By the 1920s, metal dials were quickly becoming the standard option on the majority of American watches smaller than 16 Size. The art deco designs adorning many of the metal dials became exceedingly popular in the market.
In May 1927, the Illinois Watch Company distributed a circular containing the dials offered by the company at the time. However, trends were changing so rapidly that the introduction states “owing to the frequent changes in styles of metal dials, we cannot accept the return of such dials for exchange or credit.”
Enamel dials were sparsely available throughout the 8-page catalog, comprising only a few of the 75+ style options. Prices for the metal dials ranged from $1.00 for basic styles to $10.50 for dials produced with sterling silver while enamel dials were $1.25 to $2.75.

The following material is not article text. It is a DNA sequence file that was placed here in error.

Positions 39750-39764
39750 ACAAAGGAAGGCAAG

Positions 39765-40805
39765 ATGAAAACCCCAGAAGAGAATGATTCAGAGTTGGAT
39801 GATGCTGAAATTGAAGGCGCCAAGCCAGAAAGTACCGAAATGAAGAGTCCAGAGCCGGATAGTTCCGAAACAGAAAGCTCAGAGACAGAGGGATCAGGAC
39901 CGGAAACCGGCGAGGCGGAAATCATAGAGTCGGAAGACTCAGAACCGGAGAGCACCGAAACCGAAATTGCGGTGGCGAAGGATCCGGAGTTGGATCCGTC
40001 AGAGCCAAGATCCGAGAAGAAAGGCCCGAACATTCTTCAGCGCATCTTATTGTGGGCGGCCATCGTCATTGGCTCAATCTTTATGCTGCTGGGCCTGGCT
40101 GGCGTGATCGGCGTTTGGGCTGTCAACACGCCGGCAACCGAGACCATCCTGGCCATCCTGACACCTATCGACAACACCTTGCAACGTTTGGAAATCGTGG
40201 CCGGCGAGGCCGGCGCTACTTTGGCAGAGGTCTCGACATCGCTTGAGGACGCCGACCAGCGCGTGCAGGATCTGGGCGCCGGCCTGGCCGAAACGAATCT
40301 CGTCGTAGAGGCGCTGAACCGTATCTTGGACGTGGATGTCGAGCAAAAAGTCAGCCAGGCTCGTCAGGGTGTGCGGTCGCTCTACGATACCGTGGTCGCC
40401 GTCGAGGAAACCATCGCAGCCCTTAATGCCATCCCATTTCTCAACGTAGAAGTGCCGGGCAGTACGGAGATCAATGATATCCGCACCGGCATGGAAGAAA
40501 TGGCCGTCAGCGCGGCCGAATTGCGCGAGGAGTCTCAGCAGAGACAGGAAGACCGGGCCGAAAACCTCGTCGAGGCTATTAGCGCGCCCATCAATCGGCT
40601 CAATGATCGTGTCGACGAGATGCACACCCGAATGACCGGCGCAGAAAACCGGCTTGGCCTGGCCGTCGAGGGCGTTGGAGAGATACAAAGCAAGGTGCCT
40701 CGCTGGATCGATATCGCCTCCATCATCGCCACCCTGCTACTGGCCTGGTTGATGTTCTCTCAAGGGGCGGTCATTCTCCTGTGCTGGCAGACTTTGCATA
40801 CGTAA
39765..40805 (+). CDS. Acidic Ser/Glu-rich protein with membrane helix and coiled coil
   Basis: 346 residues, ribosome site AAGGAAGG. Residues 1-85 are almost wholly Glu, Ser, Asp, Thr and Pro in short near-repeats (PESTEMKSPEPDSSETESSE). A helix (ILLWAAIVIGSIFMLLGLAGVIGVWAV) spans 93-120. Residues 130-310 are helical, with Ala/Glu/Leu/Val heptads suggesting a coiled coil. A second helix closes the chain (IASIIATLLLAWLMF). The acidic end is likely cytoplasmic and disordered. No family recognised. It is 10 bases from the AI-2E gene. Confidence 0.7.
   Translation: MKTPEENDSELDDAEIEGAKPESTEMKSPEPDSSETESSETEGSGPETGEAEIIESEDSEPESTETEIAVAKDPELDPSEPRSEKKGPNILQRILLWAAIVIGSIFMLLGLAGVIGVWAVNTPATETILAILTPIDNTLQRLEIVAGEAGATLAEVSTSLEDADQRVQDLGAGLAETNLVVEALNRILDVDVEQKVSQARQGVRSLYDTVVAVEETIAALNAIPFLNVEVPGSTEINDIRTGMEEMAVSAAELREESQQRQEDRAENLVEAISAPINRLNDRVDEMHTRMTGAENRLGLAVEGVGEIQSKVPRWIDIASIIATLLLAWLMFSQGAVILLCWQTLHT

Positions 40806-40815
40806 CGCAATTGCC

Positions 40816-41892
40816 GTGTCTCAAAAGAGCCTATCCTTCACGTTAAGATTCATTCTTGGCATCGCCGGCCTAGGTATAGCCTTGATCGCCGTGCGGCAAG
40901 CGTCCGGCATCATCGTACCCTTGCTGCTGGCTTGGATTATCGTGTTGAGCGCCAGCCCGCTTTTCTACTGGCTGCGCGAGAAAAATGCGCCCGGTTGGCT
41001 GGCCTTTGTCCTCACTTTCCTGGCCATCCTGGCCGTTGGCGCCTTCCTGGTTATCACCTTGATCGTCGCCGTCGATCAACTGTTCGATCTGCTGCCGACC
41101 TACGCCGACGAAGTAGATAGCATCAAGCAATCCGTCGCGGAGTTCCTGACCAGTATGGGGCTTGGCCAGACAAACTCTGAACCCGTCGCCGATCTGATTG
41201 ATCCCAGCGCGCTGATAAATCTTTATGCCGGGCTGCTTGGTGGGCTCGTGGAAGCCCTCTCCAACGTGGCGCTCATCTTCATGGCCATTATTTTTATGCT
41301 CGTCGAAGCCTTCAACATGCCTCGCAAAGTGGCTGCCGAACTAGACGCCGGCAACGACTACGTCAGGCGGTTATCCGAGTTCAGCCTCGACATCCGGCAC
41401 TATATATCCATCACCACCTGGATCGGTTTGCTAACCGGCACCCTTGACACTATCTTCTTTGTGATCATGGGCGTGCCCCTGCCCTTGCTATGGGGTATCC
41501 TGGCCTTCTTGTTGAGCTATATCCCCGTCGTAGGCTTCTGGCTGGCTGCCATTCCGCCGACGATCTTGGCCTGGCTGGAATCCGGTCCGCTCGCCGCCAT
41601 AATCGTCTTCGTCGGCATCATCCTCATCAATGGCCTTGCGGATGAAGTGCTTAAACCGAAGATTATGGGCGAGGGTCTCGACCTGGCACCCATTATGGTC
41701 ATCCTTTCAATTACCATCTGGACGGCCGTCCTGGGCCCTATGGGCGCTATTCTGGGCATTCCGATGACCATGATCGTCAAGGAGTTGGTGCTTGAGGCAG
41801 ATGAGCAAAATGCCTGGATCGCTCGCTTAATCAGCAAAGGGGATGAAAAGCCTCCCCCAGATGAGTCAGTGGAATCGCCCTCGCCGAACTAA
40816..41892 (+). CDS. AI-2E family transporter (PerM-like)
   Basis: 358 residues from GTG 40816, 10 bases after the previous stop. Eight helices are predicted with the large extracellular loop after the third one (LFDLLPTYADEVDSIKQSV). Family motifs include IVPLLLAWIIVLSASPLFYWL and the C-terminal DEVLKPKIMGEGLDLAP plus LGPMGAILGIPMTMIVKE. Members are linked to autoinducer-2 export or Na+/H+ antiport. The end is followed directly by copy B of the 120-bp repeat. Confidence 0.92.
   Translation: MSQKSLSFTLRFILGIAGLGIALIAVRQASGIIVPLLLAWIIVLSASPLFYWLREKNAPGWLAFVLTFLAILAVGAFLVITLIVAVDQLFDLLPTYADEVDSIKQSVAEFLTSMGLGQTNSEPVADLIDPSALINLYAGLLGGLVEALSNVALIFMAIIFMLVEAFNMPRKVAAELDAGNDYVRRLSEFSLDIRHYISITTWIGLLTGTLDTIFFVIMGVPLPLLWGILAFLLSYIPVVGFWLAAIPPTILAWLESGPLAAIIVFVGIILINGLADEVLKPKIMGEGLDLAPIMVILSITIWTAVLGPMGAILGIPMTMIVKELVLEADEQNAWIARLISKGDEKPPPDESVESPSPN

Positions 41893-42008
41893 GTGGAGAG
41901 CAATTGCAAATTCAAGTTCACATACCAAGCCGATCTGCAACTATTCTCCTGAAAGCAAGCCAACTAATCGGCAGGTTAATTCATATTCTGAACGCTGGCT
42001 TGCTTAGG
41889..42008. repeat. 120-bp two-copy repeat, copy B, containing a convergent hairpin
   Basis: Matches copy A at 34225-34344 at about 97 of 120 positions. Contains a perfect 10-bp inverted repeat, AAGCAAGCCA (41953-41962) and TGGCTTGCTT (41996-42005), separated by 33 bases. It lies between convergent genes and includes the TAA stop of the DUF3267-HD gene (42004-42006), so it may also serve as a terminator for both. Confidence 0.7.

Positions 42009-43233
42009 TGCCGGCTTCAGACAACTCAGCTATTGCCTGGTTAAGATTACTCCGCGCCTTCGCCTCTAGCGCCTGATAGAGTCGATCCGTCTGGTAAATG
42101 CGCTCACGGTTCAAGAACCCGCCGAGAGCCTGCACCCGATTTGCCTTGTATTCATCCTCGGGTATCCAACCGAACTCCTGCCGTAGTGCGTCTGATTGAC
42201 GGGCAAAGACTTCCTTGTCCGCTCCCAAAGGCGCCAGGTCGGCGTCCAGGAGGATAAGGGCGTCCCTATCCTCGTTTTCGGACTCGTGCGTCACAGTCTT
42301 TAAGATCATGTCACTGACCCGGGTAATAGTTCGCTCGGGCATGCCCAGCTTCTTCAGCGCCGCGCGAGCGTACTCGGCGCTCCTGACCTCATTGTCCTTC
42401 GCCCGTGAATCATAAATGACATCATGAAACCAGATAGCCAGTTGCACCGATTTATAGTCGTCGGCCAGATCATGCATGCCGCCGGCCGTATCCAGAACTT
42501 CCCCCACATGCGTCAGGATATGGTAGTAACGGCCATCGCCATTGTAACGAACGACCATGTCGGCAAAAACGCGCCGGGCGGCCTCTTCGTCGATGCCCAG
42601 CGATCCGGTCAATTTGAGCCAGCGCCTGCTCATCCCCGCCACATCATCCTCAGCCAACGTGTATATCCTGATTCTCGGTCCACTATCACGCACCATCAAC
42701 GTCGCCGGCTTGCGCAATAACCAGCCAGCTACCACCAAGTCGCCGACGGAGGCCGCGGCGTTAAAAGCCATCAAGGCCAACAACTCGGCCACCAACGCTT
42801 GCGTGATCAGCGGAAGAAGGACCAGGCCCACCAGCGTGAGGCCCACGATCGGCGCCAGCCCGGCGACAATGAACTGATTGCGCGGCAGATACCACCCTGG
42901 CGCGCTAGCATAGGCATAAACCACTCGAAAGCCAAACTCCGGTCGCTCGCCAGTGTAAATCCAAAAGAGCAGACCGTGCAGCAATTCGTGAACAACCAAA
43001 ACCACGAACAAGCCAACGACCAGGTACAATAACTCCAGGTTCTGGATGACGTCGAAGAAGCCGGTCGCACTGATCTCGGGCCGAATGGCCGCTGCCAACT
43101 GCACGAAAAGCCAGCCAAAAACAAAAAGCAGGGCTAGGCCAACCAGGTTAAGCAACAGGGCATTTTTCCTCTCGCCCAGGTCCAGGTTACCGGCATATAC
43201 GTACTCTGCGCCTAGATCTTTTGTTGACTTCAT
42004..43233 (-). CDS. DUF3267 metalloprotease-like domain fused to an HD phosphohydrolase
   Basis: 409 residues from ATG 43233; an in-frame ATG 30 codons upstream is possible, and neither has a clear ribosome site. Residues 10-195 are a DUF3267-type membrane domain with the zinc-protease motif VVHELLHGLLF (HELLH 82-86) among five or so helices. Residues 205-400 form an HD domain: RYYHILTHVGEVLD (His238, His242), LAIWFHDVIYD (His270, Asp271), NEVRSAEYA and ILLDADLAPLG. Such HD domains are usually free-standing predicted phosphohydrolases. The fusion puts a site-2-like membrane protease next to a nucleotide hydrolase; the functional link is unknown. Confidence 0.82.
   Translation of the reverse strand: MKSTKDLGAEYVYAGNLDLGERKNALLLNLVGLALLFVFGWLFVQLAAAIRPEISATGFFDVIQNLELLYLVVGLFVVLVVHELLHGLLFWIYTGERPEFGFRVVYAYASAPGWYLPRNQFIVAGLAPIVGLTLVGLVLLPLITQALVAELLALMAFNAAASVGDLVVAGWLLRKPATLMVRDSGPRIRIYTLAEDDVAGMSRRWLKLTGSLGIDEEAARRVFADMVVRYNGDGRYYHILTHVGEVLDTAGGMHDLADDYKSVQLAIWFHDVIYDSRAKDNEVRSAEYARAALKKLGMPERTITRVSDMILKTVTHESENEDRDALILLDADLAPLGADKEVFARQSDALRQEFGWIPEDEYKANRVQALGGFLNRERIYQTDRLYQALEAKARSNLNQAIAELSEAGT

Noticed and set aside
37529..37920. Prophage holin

Railroad watches represented one sector of the market where enamel dials still thrived. At the time, many railroads still required white enamel dials with black figures for approval.
The full circular has been digitized by the Pocket Watch Database and is available online.